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Study Syllabus for Classification of Radiographs of Pneumoconioses

Clinical Overview

Major Occupational Lung Diseases


Coal Mine Dust Lung Disease (Part 1)

Inhalation of coal mine dust can lead to a variety of respiratory conditions that are included under the broad category of coal mine dust lung disease (CMDLD) [Petsonk et al. 2013]. Coal mine dust is a complex and variable mixture that may contain coal, silica and silicates, limestone used for rock dusting, diesel exhaust and, depending on specific conditions, other particulates and volatile chemicals. Mining methods and the coal miner’s job duties (including proximity to the coal face) determine the concentration and type of exposure, with underground miners in general experiencing higher disease risks than surface miners.

The spectrum of CMDLD includes coal workers’ pneumoconiosis (CWP), silicosis, mixed dust pneumoconiosis, dust-related diffuse fibrosis, and emphysema and chronic bronchitis. CWP typically requires at least 10 years’ exposure to manifest chest radiographic findings, classified as either simple or complicated. Simple CWP classically manifests as small rounded opacities, often more profuse in the upper zones (Fig. 4). The q type of small rounded opacities are associated with macules and micronodules on pathology, while r type opacities are associated with macronodules [Laney and Petsonk 2012]. Although upper lung predominant rounded opacities are more common, lower lung predominant irregular opacities may also be seen [Laney and Petsonk 2012; Blackley et al. 2015; Young et al. 1992]. Though many patients with early simple CWP have normal lung function, decrements in FEV1, FVC and FEV1/FVC ratio are greater with increasing profusion of small opacities [Blackley et al. 2015]. Complicated CWP (PMF) has radiograph and CT appearances similar to complicated silicosis (Fig. 5), with opacities of at least 1 cm.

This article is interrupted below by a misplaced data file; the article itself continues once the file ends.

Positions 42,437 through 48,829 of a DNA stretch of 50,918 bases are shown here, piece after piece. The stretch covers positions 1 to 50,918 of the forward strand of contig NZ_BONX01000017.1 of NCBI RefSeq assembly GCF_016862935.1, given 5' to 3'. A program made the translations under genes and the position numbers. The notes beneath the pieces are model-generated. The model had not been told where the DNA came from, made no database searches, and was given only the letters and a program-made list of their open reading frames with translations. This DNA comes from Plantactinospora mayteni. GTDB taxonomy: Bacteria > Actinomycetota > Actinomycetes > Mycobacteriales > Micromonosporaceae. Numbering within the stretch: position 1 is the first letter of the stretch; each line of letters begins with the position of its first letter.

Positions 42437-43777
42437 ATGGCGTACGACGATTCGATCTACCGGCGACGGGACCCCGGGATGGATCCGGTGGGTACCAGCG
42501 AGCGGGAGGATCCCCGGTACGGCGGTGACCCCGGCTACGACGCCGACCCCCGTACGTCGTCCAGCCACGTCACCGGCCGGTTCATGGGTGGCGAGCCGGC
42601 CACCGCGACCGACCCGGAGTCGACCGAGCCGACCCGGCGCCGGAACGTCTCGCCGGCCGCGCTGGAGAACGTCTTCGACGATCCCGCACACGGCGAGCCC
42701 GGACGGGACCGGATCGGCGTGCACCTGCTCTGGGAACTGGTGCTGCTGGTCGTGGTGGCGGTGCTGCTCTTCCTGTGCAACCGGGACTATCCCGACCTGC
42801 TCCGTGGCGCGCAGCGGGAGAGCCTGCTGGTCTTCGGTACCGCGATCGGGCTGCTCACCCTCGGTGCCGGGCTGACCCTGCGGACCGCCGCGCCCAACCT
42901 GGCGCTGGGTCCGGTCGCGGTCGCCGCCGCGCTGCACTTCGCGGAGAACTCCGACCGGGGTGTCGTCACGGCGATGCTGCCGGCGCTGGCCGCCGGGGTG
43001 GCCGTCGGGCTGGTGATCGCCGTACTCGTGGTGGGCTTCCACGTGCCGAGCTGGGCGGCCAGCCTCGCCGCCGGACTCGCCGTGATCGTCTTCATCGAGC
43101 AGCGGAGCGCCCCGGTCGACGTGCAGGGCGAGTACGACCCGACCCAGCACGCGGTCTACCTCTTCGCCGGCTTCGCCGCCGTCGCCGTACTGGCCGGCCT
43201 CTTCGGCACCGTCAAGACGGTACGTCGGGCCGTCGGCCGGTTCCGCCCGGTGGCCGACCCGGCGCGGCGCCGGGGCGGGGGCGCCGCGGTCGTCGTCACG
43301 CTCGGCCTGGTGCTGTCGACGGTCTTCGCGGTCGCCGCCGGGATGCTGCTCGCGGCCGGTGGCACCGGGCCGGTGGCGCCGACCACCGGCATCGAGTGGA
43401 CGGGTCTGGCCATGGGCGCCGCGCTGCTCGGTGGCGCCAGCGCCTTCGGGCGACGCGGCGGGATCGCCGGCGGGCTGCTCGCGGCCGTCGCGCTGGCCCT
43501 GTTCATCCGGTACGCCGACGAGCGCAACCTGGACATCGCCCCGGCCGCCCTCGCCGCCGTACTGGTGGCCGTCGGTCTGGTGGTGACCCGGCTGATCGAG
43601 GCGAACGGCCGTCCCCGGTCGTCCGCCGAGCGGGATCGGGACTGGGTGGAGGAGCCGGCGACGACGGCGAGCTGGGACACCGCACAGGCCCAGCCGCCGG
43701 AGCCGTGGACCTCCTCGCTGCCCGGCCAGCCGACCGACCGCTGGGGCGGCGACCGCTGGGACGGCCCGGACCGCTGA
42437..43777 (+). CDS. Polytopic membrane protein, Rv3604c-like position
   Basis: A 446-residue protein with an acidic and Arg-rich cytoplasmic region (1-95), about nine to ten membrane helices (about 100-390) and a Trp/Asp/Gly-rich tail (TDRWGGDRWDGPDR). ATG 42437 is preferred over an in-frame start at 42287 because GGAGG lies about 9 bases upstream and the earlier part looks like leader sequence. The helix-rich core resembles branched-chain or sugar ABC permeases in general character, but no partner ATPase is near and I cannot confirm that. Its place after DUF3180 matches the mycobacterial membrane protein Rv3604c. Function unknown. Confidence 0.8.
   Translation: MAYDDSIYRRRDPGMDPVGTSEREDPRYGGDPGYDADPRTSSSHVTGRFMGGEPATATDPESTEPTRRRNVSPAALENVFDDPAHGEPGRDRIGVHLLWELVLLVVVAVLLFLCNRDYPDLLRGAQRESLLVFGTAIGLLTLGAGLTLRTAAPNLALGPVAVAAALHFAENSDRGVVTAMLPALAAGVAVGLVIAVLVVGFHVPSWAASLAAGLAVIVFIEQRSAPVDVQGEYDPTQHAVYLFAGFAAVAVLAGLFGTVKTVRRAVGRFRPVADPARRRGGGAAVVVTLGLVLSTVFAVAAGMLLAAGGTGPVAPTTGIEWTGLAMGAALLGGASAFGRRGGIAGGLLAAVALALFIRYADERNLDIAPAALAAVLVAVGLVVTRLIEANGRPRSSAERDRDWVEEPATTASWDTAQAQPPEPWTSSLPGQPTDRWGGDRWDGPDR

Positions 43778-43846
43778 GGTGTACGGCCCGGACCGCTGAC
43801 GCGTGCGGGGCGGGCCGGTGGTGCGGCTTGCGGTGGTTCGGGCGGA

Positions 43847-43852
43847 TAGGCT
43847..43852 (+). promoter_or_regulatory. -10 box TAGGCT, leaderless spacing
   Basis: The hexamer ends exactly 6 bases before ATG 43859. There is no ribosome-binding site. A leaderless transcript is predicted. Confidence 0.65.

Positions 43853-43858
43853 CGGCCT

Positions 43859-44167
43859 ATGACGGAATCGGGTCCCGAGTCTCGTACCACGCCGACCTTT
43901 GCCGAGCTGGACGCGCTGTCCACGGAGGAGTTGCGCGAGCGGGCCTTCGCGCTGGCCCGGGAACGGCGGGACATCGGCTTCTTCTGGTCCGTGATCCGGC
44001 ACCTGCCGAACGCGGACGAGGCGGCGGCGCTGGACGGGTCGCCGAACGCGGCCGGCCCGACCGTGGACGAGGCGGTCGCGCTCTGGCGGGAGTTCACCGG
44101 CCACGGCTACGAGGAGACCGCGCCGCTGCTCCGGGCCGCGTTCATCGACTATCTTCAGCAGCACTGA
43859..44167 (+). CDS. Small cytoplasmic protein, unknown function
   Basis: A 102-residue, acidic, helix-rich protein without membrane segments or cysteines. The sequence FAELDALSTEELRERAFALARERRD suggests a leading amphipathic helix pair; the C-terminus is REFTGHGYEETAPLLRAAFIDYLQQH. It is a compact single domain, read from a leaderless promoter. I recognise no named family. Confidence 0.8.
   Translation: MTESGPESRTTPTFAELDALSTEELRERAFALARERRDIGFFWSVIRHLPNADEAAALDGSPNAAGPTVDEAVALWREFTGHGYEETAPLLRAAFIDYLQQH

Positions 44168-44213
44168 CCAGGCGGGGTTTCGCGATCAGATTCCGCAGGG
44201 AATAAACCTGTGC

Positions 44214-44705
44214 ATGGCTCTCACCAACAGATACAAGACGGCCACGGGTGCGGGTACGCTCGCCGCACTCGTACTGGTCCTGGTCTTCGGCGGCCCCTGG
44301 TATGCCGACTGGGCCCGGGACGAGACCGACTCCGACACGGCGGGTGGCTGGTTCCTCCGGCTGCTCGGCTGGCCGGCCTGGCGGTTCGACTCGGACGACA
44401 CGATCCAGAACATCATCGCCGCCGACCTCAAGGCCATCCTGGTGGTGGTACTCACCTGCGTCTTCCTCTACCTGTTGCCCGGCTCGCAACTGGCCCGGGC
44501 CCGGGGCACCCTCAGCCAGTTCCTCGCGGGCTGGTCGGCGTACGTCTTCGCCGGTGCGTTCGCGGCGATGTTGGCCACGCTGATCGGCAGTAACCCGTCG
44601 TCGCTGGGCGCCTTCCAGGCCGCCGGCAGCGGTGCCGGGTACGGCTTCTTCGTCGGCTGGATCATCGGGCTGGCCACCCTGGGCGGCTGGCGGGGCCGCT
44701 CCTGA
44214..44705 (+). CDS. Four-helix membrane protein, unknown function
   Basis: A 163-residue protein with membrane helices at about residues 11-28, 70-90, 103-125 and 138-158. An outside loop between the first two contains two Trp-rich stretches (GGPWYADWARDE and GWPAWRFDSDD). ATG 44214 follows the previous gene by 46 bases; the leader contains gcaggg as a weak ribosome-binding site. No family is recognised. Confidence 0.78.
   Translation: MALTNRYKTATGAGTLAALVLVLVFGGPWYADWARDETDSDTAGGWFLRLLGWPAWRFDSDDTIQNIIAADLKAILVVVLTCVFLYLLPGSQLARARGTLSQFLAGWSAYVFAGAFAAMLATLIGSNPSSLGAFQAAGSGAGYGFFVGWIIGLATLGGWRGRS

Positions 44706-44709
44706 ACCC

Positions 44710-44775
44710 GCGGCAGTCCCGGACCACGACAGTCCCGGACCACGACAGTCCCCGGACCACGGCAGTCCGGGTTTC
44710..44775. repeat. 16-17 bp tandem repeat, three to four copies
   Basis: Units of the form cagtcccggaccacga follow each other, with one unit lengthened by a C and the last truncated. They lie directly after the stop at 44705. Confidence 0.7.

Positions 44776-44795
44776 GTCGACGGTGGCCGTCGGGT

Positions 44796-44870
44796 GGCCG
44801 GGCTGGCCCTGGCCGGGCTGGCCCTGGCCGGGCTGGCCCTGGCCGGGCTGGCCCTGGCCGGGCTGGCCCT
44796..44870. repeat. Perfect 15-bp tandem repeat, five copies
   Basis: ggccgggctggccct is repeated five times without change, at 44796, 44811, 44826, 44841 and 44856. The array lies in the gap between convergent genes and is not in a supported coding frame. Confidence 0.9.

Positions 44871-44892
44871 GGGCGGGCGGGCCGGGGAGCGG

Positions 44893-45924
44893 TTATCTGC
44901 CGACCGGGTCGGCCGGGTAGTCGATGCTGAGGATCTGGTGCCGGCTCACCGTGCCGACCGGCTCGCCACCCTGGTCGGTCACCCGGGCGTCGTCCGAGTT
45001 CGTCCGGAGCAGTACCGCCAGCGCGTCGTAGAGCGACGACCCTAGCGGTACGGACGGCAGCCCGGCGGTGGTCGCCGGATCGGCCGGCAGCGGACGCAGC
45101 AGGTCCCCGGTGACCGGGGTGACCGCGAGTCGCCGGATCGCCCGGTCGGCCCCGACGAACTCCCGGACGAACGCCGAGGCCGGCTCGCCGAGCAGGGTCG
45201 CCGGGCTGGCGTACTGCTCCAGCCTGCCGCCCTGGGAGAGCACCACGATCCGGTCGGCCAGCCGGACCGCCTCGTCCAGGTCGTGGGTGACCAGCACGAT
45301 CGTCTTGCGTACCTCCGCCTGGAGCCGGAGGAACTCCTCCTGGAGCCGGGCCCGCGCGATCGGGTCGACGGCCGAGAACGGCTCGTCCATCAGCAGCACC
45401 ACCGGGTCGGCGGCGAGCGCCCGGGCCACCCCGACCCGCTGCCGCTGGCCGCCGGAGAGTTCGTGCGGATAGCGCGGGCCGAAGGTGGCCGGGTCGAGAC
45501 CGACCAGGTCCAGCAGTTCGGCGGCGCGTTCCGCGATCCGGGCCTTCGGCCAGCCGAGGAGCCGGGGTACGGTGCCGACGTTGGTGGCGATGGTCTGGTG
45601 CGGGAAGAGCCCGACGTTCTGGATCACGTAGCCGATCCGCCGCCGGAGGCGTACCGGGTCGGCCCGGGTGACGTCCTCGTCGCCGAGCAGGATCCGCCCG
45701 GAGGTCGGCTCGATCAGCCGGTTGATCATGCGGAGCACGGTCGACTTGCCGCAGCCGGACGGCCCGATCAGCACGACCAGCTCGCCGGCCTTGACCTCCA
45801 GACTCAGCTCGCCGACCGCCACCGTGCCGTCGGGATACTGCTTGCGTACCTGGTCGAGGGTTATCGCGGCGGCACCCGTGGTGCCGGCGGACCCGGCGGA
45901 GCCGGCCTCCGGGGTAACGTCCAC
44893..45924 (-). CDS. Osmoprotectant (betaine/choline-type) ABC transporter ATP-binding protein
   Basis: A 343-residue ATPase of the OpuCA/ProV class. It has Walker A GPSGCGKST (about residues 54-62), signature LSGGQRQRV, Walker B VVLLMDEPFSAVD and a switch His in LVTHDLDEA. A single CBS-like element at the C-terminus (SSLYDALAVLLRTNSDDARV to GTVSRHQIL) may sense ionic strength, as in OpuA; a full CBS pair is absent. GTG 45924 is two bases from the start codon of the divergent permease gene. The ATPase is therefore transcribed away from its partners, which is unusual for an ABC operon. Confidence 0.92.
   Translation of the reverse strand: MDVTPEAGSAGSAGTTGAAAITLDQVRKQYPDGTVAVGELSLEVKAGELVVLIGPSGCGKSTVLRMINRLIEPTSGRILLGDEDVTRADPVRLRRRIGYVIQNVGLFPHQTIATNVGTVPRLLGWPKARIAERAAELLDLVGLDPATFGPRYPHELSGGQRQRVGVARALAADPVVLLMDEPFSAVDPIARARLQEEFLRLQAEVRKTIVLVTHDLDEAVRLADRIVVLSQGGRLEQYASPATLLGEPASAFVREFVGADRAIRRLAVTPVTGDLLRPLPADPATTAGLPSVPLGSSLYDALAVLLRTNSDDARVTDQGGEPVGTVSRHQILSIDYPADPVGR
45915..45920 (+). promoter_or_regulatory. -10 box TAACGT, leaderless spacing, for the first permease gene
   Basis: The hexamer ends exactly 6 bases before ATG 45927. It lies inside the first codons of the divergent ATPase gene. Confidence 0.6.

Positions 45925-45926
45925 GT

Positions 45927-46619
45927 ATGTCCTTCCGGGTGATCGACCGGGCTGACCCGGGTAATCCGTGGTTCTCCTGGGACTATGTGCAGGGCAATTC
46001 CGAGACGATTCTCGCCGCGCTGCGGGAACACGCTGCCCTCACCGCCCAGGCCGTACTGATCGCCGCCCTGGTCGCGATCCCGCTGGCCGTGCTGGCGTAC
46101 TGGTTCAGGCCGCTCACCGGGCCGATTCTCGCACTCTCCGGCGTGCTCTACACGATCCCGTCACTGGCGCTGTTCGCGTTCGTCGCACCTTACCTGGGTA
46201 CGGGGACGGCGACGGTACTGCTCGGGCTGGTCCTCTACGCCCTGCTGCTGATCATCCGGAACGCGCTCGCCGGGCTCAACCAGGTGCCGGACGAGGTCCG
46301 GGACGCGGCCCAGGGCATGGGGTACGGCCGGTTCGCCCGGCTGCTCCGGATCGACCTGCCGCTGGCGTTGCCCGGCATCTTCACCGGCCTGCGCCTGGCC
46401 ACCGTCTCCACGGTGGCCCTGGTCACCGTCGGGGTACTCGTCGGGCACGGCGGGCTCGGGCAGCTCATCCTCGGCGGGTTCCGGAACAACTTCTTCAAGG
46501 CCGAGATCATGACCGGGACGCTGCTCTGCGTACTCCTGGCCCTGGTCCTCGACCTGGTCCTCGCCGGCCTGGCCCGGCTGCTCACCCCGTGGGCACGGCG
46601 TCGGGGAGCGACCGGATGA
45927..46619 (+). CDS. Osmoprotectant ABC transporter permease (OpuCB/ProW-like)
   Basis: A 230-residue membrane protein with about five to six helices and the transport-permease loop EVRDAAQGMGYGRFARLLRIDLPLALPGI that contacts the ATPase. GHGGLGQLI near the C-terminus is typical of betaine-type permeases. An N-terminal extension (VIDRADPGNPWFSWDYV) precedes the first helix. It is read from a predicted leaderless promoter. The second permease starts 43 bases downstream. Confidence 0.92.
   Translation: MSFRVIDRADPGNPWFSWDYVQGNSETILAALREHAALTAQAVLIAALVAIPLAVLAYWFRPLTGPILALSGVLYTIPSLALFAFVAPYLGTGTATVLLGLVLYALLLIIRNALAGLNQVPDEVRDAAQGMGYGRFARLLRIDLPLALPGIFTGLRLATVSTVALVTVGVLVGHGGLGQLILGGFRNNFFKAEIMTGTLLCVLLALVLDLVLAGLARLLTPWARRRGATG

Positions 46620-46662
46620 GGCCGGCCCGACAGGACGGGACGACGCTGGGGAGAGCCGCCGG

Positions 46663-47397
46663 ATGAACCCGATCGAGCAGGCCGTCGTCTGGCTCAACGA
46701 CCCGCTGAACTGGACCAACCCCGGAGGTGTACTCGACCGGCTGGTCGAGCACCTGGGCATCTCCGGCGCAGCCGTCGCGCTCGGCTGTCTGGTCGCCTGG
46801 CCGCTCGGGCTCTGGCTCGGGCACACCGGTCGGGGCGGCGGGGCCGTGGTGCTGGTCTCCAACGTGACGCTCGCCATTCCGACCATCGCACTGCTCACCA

Large opacities typically start in the lung periphery, have a round or lentiform shape paralleling the pleura and may enlarge over time. As a large opacity evolves, it may migrate toward the hilum, with a concomitant decrease in background small nodule profusion, and may cavitate and/or calcify. The large opacities of CWP may be unilateral, or may involve the lower lungs. Complicated CWP is associated with substantial impairment in lung function, often with mixed restrictive and obstructive changes and with decreased diffusion capacity.